Hillary Clinton did call the Trans-Pacific Partnership a “gold standard,” though it wasn’t Donald J. Trump who changed her mind.

Alicia Machado, who won the Miss Universe pageant in 1996, was photographed in May of this year in Los Angeles.

Emily Berl for The New York Times
By MICHAEL BARBARO AND MEGAN TWOHEY

During Monday’s debate, Hillary Clinton put a spotlight on Ms. Machado, who was nicknamed Miss Eating Machine by Mr. Trump in 1996 and says she has never fully recovered.

Donald J. Trump on Monday at the first presidential debate with Hillary Clinton at Hofstra University.

Doug Mills/The New York Times
By KATIE ROGERS

Viewers of the presidential debate Monday night zeroed in on sniffling noises emitted by Donald J. Trump, which inspired speculation about his health and spoof Twitter accounts.

Notebooks

Hillary Clinton listening to Donald J. Trump on Monday night at Hofstra University during the first presidential debate.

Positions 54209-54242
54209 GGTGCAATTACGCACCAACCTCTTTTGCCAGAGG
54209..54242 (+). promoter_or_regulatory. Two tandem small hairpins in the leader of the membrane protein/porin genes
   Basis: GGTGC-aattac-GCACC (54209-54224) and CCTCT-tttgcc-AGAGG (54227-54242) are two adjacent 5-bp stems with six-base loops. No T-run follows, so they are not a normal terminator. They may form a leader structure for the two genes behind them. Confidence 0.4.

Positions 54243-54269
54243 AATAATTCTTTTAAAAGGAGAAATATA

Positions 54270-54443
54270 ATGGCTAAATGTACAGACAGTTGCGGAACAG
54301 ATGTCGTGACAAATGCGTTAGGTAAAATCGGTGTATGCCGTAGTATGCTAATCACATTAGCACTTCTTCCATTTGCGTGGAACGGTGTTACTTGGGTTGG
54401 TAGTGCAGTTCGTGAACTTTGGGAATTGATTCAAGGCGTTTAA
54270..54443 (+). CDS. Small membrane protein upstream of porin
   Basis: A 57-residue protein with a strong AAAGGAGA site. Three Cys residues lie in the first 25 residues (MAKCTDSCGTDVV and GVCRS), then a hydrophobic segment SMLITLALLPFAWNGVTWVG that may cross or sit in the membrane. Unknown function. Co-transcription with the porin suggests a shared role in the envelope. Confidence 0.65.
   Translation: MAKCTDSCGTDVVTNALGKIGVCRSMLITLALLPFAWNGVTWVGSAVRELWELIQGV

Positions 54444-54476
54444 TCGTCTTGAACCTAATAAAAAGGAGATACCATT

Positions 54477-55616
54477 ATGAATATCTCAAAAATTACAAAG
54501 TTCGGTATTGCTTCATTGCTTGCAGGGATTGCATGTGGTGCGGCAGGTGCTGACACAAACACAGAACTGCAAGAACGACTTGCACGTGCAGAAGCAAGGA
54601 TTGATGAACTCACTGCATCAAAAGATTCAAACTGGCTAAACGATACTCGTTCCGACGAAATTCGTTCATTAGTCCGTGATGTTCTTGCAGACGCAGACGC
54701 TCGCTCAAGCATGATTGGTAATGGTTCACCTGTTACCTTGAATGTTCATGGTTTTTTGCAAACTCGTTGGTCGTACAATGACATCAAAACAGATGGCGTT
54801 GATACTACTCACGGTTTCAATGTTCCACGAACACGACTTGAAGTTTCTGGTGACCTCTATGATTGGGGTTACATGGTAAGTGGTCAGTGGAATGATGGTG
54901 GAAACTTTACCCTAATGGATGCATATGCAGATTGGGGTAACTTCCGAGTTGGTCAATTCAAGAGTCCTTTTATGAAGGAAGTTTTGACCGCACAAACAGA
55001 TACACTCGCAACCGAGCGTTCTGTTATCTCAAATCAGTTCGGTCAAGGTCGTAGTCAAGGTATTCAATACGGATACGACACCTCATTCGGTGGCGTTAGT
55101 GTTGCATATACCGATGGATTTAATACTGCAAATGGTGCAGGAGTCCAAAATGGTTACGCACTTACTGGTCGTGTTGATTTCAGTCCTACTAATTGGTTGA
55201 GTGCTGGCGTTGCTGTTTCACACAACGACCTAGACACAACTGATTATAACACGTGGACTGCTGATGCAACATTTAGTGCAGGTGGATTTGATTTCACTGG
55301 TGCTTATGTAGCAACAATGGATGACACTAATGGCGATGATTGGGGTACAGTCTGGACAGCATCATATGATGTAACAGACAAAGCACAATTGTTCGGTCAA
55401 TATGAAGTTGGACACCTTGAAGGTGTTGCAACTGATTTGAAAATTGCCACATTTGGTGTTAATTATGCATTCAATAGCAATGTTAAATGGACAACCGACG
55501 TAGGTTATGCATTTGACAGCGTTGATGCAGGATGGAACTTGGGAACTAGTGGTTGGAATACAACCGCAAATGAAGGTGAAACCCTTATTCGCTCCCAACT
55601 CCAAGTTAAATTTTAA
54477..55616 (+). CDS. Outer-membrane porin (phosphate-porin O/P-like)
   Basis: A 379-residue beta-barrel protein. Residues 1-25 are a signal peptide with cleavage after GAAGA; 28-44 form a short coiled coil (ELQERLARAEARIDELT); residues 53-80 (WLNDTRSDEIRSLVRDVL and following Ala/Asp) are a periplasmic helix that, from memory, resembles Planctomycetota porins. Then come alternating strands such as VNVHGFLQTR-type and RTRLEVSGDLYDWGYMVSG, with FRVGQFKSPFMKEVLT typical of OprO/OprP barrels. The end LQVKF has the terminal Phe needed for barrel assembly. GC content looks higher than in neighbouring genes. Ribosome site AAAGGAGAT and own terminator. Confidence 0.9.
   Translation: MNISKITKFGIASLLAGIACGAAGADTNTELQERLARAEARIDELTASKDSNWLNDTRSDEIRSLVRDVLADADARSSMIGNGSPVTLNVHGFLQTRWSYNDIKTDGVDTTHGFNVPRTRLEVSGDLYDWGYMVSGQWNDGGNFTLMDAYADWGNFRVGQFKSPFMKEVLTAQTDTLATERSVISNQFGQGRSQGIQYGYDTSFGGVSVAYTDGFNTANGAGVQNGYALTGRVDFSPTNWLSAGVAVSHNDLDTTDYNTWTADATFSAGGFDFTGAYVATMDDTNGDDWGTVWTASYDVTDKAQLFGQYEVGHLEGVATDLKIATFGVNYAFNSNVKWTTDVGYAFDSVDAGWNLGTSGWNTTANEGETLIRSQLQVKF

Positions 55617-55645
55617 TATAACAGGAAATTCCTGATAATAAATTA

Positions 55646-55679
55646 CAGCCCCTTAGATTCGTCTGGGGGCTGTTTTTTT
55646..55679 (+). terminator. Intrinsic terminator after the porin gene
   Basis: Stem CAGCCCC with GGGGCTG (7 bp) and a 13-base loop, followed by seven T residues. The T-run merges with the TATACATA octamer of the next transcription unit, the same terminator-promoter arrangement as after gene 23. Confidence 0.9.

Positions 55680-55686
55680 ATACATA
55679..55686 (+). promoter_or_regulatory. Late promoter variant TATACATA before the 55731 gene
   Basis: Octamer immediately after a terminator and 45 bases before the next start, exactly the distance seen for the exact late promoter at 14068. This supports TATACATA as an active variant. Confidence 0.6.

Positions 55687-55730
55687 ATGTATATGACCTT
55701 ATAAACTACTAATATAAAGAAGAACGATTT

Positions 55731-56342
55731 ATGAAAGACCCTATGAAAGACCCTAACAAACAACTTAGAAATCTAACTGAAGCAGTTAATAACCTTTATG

Damon Winter/The New York Times
REPORTER’S NOTEBOOK
By AMY CHOZICK

Monday night, Mrs. Clinton displayed her preparedness and her quick wit, her affection for granular policy detail and her eagerness to throw flames and flip the script on Donald J. Trump.

Damon Winter/The New York Times
REPORTER’S NOTEBOOK
By ASHLEY PARKER

Neither good nor awful, Mr. Trump and his many personas — boisterous, prickly and even compassionate — all seemed muted.

Donald Trump in the Spin Room after the first presidential debate against Hillary Clinton.

Evan Vucci/Associated Press
NOTEBOOK
By MARK LEIBOVICH

The Republican candidate returns to the place where he’s always welcome.

Hillary Clinton and Donald Trump at the presidential debate on Monday.

Joe Raedle/Getty Images
NOTEBOOK
By SUSAN DOMINUS

On Monday night, Hillary Clinton used the Republican candidate’s own tactics against him.

A party in West Hollywood, Calif., for the first presidential debate between Hillary Clinton and Donald J. Trump.

At Nearly 84 Million Viewers, Debate May Be the Most-Watched Ever

By MICHAEL M. GRYNBAUM

Preliminary ratings say Monday’s debate between Donald J. Trump and Hillary Clinton drew more viewers than the 1980 debate between Jimmy Carter and Ronald Reagan.

CRITIC’S NOTEBOOK